'LeBron James' photo (c) 2011, Keith Allison - license: http://creativecommons.org/licenses/by-sa/2.0/

I’ve written a lot about the importance of being “data-informed” and not “data-driven” in schools (see The Best Resources Showing Why We Need To Be “Data-Informed” & Not “Data-Driven”) and, among other examples, have used stories from baseball and basketball to support that position.

Bruce Jenkins from The San Francisco Chronicle is one of my favorite sportswriters. Today, he illustrated that same point by looking at the just-completed NBA finals. He is critical of one of the most fashionable stats today in basketball — the plus/minus statistic, which can be defined this way:

The +/- stat is tied to team performance during the time that that particular player is on the court. The games official scorer records the differential in terms of gain (plus) or loss (minus).

Here’s what Jenkins wrote about it:

Michael Wilbon took a wicked shot at the metrics/analytics crowd on ABC before Game 7 of the Finals, calling it “suicide” to make player judgments on statistics when your eyes tell the real story. I’m on Wilbon’s side, largely because I’m as old as the hills and used to analyzing basketball a certain way. A lot of very smart people feel otherwise.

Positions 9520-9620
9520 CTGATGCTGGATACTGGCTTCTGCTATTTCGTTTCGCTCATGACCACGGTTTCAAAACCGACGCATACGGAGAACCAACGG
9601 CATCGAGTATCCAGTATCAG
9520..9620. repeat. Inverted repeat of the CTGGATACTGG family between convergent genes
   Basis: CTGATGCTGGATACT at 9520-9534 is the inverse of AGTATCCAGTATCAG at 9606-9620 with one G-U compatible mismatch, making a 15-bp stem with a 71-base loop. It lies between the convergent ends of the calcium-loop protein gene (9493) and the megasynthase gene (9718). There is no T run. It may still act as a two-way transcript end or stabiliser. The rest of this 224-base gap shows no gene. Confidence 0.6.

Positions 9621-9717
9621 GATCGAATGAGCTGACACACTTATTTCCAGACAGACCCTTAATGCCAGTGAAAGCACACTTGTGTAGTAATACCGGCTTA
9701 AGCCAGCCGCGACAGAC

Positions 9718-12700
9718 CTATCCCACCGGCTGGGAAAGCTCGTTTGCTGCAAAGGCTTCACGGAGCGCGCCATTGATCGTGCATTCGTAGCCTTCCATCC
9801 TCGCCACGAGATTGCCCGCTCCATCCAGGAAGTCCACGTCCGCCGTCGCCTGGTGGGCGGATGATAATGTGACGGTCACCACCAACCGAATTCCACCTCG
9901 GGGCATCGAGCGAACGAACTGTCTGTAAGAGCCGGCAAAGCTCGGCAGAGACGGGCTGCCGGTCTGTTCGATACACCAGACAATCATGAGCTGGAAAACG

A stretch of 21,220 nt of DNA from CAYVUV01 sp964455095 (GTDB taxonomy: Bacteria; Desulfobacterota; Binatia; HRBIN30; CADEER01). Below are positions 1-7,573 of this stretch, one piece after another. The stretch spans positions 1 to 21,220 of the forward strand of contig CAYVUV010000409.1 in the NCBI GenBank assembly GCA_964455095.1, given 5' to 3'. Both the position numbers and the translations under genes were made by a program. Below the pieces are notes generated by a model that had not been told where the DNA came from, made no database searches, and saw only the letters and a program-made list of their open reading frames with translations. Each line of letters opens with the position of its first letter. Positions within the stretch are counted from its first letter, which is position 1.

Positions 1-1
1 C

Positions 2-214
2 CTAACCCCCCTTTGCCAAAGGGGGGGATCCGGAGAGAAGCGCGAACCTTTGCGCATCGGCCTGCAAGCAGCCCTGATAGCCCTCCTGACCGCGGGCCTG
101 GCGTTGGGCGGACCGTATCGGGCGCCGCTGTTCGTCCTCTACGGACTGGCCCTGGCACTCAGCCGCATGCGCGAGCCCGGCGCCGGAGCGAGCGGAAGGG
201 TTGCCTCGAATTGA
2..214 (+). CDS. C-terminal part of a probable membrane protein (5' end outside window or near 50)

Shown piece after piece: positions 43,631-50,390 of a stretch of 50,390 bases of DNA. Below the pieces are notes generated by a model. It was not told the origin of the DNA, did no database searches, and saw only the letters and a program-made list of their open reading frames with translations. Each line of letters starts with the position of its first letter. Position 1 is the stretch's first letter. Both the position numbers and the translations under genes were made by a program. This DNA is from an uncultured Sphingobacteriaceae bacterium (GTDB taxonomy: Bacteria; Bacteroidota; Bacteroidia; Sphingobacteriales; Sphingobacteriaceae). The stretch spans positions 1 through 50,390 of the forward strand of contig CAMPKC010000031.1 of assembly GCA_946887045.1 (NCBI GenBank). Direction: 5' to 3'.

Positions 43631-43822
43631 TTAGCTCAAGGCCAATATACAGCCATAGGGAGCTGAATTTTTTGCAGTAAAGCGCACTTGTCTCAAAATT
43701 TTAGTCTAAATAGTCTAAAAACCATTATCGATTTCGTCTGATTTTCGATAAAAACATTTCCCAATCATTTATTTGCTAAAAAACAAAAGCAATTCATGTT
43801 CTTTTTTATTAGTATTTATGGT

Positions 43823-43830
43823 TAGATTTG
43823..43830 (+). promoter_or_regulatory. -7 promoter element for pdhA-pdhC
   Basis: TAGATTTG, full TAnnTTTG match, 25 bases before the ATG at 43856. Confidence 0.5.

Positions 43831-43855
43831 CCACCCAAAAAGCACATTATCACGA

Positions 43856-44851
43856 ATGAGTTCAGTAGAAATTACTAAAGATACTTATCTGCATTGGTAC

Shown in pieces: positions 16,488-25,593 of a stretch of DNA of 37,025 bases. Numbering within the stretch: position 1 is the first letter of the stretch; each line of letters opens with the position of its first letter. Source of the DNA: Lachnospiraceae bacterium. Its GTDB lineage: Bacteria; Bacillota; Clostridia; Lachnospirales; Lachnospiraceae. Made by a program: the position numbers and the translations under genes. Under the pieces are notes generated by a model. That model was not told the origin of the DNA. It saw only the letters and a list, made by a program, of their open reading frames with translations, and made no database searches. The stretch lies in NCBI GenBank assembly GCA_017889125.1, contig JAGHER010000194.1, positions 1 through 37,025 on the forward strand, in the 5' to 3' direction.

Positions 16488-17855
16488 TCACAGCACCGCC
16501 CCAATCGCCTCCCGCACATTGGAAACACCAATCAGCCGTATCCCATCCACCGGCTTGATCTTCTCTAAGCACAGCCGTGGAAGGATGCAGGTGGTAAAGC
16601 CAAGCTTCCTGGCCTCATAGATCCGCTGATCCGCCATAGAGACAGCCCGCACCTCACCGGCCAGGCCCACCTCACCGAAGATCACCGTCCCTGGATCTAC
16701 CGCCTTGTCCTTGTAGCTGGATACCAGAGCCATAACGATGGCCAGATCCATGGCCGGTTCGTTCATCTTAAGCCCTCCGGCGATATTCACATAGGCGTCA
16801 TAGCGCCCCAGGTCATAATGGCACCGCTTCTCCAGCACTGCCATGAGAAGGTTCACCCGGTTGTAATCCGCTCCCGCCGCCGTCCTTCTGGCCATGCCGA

Much of the debate centers around the plus/minus statistic assigned to players after each game, having to do with the team’s performance (i.e., the score) while that player was on the court. I’d never bothered to even consider these numbers until Game 7 of this year’s Finals, and here’s what I saw:

Manu Ginobili, whose brutally reckless play cost his team so badly: plus-6.

Kawhi Leonard, the Spurs’ most influential player with 19 points and 16 rebounds: minus-8.

Dwayne Wade, who resurrected his game and his team’s identity with 23 points: minus-2.

LeBron James: Plus-8, when it seemed more like plus-infinity, and a lesser number than teammates Mario Chalmers, Chris Andersen and Shane Battier.

Think I’ll keep my old-school eyes on the court.

I, like Jenkins, will continue to be skeptical of fashionable stats that purport to be the end-all, be-all of measurement, like plus/minus numbers and Value Added Measurements.